Saturday, 11 July 2009
Lilja 4-ever: A Review
Now what is this? It's a Swedish film (though mostly in Russian and not very famous). And how I came to know about it is a little story in itself.
I am a fan of the Bourne film series, and just out of curiousity (I simply love to read about my favourite films) I was researching about the whole series. While going about it I came across Oksana Akinshina who had a small role in the second Bourne film, The Bourne Supremacy. Reading further about her, I found that she was in a highly acclaimed film 'Lilja 4-ever' by a Swedish director, Lukas Moodysson a few years earlier (in 2002). From the inrefutable Sir Wikipedia I came to know that this film was about poverty and human trafficking in Europe. Hmmm... for a person like me sitting in India, it is sometimes a little tough to visualize such evils (usually associated with third world countries) amongst the picturesque slopes of Europe. The user comments in IMDb further tempted me, and at last I decided, "Yes! It must be viewed." And indeed it was.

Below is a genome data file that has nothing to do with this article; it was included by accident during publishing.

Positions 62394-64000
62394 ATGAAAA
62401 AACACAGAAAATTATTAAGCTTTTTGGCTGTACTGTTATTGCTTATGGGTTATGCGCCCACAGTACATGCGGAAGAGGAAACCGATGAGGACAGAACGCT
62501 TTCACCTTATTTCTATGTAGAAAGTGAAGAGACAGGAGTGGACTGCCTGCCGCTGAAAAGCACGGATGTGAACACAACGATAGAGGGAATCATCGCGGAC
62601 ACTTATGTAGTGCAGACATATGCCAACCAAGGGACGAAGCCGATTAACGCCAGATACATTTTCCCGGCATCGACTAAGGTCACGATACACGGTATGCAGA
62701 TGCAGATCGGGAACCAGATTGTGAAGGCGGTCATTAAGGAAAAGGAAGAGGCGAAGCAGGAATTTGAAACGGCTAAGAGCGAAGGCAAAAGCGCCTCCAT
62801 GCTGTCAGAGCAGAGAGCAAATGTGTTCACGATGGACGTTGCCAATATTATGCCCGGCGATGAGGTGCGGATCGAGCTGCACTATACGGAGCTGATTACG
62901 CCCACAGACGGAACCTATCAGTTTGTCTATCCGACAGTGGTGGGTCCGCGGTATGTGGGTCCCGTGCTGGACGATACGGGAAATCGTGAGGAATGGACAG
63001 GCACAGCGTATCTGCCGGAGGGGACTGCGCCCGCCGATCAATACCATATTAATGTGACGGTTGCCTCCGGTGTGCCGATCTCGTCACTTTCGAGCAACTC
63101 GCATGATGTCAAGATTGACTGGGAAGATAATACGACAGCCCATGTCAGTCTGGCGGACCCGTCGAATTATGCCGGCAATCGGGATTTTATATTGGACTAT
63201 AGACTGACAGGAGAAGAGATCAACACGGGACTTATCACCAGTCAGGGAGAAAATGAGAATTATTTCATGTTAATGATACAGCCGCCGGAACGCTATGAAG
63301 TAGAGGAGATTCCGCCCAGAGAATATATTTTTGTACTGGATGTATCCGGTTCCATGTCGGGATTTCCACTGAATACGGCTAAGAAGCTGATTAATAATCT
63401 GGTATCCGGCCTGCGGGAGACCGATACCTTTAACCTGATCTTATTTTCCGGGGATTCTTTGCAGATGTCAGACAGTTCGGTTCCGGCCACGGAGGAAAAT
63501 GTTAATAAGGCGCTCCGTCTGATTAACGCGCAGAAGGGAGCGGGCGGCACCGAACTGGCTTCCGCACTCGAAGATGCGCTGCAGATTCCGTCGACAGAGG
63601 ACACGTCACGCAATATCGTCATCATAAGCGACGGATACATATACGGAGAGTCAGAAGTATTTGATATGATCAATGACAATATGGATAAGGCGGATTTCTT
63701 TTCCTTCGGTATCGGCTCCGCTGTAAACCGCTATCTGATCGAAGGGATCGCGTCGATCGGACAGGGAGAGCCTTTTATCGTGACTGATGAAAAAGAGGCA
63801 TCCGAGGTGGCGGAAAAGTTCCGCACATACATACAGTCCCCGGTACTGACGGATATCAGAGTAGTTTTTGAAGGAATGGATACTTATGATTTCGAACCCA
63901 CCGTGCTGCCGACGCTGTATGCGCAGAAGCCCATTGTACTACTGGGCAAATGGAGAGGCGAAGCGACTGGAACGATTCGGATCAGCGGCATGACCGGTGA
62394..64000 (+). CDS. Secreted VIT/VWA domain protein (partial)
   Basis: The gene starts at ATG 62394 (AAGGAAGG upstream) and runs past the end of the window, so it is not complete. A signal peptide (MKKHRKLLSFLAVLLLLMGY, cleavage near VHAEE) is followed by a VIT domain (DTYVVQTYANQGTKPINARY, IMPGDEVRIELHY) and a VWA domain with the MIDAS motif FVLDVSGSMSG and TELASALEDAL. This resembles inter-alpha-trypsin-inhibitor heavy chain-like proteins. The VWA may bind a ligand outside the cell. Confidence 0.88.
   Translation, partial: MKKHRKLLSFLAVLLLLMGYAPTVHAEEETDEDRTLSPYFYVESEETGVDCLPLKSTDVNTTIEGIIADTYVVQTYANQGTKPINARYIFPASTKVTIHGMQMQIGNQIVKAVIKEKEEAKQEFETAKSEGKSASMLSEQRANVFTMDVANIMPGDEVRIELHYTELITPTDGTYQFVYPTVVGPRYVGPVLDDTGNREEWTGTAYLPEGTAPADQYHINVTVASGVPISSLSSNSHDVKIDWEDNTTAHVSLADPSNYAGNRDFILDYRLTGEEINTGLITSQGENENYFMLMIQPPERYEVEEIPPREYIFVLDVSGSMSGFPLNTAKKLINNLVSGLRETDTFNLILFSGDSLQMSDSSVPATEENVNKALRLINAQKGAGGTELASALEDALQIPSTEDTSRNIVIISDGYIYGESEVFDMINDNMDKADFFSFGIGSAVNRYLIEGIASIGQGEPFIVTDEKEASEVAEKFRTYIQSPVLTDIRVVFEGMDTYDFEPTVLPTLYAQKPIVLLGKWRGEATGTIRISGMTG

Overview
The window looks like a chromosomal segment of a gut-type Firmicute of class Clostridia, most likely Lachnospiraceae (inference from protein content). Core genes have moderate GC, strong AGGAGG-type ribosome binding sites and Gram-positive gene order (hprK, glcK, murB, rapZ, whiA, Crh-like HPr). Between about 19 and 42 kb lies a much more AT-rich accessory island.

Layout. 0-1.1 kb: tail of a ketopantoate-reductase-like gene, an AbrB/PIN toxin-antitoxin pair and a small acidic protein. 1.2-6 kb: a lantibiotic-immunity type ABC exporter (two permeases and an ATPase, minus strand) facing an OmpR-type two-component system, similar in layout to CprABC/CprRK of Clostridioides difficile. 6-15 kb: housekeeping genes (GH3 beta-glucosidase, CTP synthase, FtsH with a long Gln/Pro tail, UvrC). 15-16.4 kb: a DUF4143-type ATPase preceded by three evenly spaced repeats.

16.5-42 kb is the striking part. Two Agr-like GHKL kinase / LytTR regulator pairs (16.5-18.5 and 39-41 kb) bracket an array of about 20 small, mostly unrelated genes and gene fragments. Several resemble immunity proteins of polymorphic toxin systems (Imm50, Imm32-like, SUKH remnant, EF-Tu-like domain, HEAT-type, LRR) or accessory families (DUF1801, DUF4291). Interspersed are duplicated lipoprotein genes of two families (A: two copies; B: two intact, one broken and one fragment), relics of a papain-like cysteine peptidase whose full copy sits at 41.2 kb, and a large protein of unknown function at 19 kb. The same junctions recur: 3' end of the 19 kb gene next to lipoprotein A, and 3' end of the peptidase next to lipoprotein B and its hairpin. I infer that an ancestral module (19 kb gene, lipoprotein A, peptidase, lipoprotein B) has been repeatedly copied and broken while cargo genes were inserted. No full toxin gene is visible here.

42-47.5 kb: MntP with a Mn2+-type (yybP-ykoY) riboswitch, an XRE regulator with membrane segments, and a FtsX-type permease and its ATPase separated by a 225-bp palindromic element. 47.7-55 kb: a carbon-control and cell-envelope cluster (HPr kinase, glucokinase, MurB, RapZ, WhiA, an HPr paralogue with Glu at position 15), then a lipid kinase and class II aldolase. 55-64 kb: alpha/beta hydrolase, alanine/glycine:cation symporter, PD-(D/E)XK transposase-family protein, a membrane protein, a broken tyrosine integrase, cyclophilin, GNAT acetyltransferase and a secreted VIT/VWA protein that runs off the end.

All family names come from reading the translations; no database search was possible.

Shot in a partly documentary manner and set in some former USSR republic, it is an extremely bleak drama about a girl named Lilja (pronounced Lilya). It's the story of her downward spiral as her life goes from bad to absolute hell. The starting scene with the Rammstein song 'My Heart Burns' sets the harsh tone of the film as it tries to highlight the dual issues of human trafficking and sexual slavery. The sex montages are successful in juxtaposing the ugliness of the world and of the men who take advantage of another's distress and the innocence of Lilja. Volodja's character is also quite touching, especially the rooftop scene with Lilja. The story and the charcterisation both score well, and speak volumes about the talent of Lukas Moodysson. The movies is sad, but it's sad for a reason.
Plus factors: Realistic direction, strong story, good characterisation, good acting.
Minus factors: Poor editing, poor sound mixing.
Overall: It's good, but could have been really better.
My IMDb score: 7/10